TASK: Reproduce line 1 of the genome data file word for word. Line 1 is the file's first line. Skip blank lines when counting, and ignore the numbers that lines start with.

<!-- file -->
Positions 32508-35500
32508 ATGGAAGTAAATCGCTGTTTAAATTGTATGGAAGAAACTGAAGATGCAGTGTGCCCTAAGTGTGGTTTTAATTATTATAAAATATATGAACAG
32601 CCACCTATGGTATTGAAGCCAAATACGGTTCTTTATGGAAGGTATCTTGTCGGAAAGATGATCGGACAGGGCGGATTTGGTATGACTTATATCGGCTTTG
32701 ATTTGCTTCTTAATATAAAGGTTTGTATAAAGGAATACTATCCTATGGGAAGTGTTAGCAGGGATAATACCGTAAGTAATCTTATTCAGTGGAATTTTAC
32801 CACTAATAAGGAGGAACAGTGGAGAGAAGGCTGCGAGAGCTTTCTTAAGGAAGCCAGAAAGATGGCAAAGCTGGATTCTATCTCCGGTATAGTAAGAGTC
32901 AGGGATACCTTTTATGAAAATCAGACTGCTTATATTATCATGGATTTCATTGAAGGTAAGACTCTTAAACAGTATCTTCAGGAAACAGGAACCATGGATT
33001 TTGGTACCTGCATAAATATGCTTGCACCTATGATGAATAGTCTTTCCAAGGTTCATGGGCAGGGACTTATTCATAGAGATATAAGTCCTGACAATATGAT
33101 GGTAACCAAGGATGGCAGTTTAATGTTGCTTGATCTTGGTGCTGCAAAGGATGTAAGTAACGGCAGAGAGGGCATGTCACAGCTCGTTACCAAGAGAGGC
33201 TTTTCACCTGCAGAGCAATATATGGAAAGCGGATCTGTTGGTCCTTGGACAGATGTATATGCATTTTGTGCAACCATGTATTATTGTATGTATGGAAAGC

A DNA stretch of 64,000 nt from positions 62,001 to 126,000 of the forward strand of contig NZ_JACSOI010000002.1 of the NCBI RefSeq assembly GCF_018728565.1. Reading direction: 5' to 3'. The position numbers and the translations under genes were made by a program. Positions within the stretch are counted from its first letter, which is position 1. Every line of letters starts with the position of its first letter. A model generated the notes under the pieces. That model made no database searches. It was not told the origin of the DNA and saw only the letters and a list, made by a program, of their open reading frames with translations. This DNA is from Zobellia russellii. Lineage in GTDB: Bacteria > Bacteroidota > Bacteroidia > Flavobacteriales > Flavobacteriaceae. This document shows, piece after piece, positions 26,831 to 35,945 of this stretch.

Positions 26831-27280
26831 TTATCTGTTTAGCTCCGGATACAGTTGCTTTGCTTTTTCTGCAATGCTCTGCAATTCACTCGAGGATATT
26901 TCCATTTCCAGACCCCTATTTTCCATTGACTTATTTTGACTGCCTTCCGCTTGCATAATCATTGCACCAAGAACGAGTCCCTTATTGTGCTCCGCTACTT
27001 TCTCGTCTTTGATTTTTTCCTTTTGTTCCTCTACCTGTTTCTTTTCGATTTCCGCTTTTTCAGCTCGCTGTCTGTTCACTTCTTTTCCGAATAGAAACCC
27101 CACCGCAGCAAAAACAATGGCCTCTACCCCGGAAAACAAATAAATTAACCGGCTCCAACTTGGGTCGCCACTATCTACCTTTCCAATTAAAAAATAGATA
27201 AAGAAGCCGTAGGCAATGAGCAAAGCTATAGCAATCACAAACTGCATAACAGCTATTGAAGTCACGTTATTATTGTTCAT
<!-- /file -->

Positions 32508-35500